Wednesday, April 15, 2009

Satsuo Ando Workshop

I am in the process of documenting a workshop taught by Satsuo Ando at the University of California at Fullerton in the summer of 1979. I am doing what I can to contact the craftsmen and women who attended the 2 week class and will document what I find in the blog over the next few months. The workshop dealt with Japanese techniques such as uchidashi and metal inlay. The making of the tools used was an important part of the class.

I am a beneficiary of this important event through the workshops taught by Eleanor Moty and am indebted to her and all who participated and their willingness to share.

Fred

12 comments:

rayter said...

Hello, nice blog!

Would you like to exchange links?

Here are my blog info:

URL: http://metal-industry.blogspot.com
TITLE: Metal Industry Blog

Email me at midwestmetalproducts@gmail.com if you are interested.

ford said...

Hi Fred,

( my granddad was a Fred too ;-0) just checking in...

I think you project to document and detail the Ando seminars/workshops is a great idea. These sort of seminal events can so easily be overlooked so it's good to remember where every bit of the whole comes from.

best regards,

Ford

Fred Zweig said...

Ford,

It is important to me that some of the results of this important workshop be documented for others to read and learn. This will take me some time gather and digest all that I am finding. I feel this blog will allow me to dole it out in small segments and then I can hopefully compile it later.

Best,
Fred

Jim said...

Hi Fred,

This is a great idea! I wasn't at the workshop, but was sent the compiled information sometime around 1984, and it was extremely useful. The irotsuke instructions were the first, useable guide to Japanese patination that I know of in English.

Thanks for doing this.

Jim

Fred Zweig said...

Hi Jim,

Thanks for the words of encouragement and I appreciate hearing about how you benefitted from the workshop. I am not certain that I have the patina information in my text. I have so much to mull over and sort out.

Best,
Fred

quattrocchi said...

Was that when Satsuo Ando introduced hi method of pouring metal into a cotton sling, underwater, to make a button ingot? I do that a lot. I've been asked to make a video, as there are many out there would love to start doing it.

Fred Zweig said...

I believe Ando did introduce that method of pouring ingots. I do not know if he demonstrated this method during the workshop.

Quentin said...

I attended the workshop as Al Ching’s grad student/gofer. One of the great experiences of my life. Have you contacted Al’s wife. I have a photo of Mr. Ando helping me with my exercise piece. Also kept the T-shirt. I can’t believe I met and worked next to some of the preeminent metal workers of the day. I can send you a shot of my workshop sample piece and that photo. Very excited to see this post. Are you still working on this project? Quentin Brown, Brea, California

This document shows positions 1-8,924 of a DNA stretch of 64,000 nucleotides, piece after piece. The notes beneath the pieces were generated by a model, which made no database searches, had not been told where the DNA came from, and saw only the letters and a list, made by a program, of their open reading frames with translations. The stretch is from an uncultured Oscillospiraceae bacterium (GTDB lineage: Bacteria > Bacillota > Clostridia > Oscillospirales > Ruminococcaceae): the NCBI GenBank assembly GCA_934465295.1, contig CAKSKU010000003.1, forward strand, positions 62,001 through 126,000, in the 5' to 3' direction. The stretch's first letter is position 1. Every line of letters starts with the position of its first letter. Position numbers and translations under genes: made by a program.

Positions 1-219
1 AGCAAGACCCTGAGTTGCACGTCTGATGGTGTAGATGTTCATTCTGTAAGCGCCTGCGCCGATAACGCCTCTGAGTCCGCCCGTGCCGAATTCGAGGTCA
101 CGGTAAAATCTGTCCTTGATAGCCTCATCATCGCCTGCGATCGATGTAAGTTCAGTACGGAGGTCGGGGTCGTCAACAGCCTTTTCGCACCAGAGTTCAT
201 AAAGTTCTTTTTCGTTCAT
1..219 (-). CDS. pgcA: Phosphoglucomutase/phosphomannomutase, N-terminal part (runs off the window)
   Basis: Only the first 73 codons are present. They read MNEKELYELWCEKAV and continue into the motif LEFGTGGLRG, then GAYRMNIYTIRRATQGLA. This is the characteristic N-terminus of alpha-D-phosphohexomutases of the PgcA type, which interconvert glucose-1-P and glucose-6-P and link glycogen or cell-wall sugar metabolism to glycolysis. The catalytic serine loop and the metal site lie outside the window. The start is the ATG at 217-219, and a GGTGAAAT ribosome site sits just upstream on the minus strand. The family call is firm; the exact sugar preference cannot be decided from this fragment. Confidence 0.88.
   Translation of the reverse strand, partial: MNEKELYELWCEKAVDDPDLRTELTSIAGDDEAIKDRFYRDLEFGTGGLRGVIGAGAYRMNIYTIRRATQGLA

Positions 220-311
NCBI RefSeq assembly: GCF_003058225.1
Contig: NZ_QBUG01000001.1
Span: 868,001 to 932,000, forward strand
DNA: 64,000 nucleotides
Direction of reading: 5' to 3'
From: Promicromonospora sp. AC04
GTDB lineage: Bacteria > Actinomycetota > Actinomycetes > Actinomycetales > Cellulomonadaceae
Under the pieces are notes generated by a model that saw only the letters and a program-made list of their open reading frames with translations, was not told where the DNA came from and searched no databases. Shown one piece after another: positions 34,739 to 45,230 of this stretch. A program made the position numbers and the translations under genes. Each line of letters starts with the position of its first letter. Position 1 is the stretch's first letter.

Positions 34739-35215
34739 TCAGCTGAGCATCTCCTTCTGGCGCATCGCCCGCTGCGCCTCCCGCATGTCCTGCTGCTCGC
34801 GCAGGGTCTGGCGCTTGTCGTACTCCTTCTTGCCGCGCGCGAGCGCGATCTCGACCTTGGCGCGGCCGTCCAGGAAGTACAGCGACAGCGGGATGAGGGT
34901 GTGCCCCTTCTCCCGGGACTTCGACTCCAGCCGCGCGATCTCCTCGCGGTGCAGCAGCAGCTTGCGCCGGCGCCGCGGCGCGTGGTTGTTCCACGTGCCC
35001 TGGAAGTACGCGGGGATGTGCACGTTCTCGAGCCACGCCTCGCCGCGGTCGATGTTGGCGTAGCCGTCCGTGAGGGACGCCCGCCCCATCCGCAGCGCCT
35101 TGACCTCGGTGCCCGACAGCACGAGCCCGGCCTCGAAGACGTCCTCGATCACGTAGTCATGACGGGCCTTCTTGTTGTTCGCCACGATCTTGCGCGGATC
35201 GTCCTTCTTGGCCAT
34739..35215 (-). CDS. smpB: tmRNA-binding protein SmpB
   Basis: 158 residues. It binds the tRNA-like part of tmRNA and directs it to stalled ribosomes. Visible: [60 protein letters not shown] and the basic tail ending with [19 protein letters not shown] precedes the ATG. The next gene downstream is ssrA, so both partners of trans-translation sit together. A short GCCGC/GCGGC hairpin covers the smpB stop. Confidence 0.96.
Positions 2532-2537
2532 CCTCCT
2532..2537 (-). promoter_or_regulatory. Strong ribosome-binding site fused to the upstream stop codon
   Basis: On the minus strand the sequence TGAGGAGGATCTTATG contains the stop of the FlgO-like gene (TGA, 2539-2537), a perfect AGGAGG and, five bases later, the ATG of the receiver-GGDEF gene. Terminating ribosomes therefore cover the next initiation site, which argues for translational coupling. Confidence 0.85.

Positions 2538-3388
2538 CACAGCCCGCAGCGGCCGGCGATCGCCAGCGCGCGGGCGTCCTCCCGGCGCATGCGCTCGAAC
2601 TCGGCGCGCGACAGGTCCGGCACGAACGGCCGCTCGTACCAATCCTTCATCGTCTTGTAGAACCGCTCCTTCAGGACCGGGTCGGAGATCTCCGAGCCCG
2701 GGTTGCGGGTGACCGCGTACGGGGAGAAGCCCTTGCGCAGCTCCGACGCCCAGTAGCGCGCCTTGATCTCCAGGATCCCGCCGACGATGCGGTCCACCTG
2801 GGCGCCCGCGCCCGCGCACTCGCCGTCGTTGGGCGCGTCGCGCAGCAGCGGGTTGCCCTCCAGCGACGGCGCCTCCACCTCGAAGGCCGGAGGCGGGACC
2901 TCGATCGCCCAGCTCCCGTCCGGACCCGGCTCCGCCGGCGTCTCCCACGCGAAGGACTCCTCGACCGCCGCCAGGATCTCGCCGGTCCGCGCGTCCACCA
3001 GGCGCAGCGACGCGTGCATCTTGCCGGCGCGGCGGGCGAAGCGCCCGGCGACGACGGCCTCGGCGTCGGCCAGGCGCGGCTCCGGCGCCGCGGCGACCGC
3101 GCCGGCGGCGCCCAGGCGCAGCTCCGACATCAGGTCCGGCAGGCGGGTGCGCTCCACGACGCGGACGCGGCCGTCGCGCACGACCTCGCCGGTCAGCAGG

Quentin said...

It occurs to me there may have been more than one Ando workshop in the United States around that time, but I don’t think so. The one I attended was in the Art Department at then California State College at Fullerton in the late 70s. Organized by Professor Al Ching. Al was researching a book based on Mr. Ando’s tools and techniques. I remember seeing Al’s tool diagrams for the book. I may still have copies of some of those diagrams somewhere.

Fred Zweig said...

Quentin, How did you you do on the research of the book? I believe Al was going to write such a book. I wonder what ever happened to his reseach paperwork?
Bob Ebendorf sent me an image of the entire group. You are in it as well. I hope to post many more images. I took pictures of the pieces created by Val Link this summer and of the tools he continues to make and use.
Fred

Quentin said...

If there is any way I can contribute I will. I did not pursue a metalsmithing career. I’ve got the repousse tools from the workshop and two projects completed those few days and lots of memories. Al passed away in his early 50s. His wife Terry and I were classmates at Fullerton, but I lost touch with her. She or his children might still have his papers. If you are interested I could pursue her contact information through the CSUF Art Department. email me at breabrowns@gmail.com

quattrocchi said...

This appeared today on the Orchid jewellery forum:

Japanese irogane alloys and patination -- a study of production and application

O'DUBHGHAILL, C. and JONES, A. H. (2009).

In: Proceedings of the Twenty-Third Santa Fe Symposium on Jewelry Manufacturing Technology, Albuquerque, New Mexico, May 2009. Met-Chem Research.

Japanese metalworkers use a wide range of irogane alloys (shakudo, shibuichi), which are colored with a single patination solution (niiro). This approach allows different alloys to be combined in one piece and patinated, producing a multi-colored piece of metalwork. At present the production of irogane alloys and their patination is an unreliable process. This study aims to develop reliable alloy production and a safe, easy-to use and repeatable patination process using standard ingredients available from chemical suppliers. The study has examined the production of shakudo and shibuichi alloys, characterizing the alloys produced by casting into cloth molds in hot water, into steel molds, and produced using continuous casting. The influence of traditional polishing methods was assessed using surface texture (Sa) measurements. Traditional rokusho, an ingredient of the niiro solution, was analyzed by XRF and XRD. Niiro patinated surfaces on a range of alloys were examined using XRD and L*a*b* color measurements.

Read full document here http://www.ganoksin.com/ftp/japanese-irogane-alloys-and-patination.pdf